Two lessons in particular jumped out at me...
Open Streets Means Different Things to Different People
|[Young hip-hop artists performing.]|
It's also worth mentioning that people advocating for non-motorized transportation can sometimes overlook cultural differences in how public spaces are used in everyday life. For example, think about the different attitudes toward front- and back-yards, towards music and expression, and towards clothing and dress that are always at work within social situations. Assuming that people have the same cultural and social framework for perceiving something like a "public meeting" is a mistake too often made within planning and community engagement.
That said, just like the last two Lowry Avenue Open Streets events in North Minneapolis, the full diversity of Saint Paul's University Avenue was on display on Sunday. There were different stages where the area's main cultural groups performed, including a stage devoted to hip-hop (pretty sure I heard YN Rich Kids performing their "my bike" song), one that featured predominantly White artists, and another one filled by Asian-American musicians. Traveling up and down the full two-mile stretch of the street, you could really hear, smell, and see the diversity of Saint Paul. It's something that should make us proud.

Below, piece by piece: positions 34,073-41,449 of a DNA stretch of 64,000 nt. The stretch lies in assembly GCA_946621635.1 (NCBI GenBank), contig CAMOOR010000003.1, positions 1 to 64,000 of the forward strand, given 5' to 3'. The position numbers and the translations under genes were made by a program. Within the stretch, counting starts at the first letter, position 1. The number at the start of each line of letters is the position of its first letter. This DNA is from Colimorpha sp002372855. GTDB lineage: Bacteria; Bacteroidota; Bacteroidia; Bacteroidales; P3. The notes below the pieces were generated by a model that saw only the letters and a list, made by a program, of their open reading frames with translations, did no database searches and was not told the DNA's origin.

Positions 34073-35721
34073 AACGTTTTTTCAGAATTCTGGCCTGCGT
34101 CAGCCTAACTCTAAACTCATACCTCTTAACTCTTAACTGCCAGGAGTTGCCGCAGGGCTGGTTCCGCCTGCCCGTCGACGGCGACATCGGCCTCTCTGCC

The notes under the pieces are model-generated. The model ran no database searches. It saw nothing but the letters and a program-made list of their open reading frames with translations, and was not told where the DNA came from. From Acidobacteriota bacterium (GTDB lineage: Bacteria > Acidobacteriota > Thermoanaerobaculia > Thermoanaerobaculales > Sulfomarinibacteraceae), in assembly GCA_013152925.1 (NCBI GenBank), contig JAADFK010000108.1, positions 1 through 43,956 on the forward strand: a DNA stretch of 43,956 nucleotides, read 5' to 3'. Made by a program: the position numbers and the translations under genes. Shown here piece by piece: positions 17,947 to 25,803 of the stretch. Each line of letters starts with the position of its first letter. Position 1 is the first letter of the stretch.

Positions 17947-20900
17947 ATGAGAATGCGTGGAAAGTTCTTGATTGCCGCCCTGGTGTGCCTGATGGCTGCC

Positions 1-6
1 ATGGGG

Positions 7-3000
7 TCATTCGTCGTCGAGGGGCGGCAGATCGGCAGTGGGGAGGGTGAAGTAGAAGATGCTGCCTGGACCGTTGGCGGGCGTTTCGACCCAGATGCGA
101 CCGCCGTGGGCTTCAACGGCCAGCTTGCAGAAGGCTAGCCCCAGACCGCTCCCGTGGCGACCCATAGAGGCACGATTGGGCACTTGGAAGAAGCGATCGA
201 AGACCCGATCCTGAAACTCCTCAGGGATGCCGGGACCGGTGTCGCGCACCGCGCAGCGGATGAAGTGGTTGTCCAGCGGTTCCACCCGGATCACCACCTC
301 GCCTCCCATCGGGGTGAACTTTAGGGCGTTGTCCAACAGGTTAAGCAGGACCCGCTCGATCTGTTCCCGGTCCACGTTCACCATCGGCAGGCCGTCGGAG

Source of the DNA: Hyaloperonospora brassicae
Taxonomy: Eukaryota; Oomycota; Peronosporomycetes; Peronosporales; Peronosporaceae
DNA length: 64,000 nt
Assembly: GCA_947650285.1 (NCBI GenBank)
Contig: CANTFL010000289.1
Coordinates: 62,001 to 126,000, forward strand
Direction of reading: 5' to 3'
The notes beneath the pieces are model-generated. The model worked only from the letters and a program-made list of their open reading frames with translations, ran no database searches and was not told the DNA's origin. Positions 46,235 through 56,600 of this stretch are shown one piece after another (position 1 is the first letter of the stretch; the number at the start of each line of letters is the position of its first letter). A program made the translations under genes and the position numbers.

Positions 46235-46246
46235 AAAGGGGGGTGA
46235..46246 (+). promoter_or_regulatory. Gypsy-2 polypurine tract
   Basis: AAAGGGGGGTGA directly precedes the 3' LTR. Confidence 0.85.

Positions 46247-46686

And it turns out there can be a lot of common ground between different parts of our community when it comes to streets. Everyone wants to feel safe crossing the street. Everyone wants to have places for their children to walk and ride bikes without being threatened by fast-moving cars. At its best, Open Streets builds bridges between often disparate groups, bringing them together around improving safety and quality of life along the streets that we all share.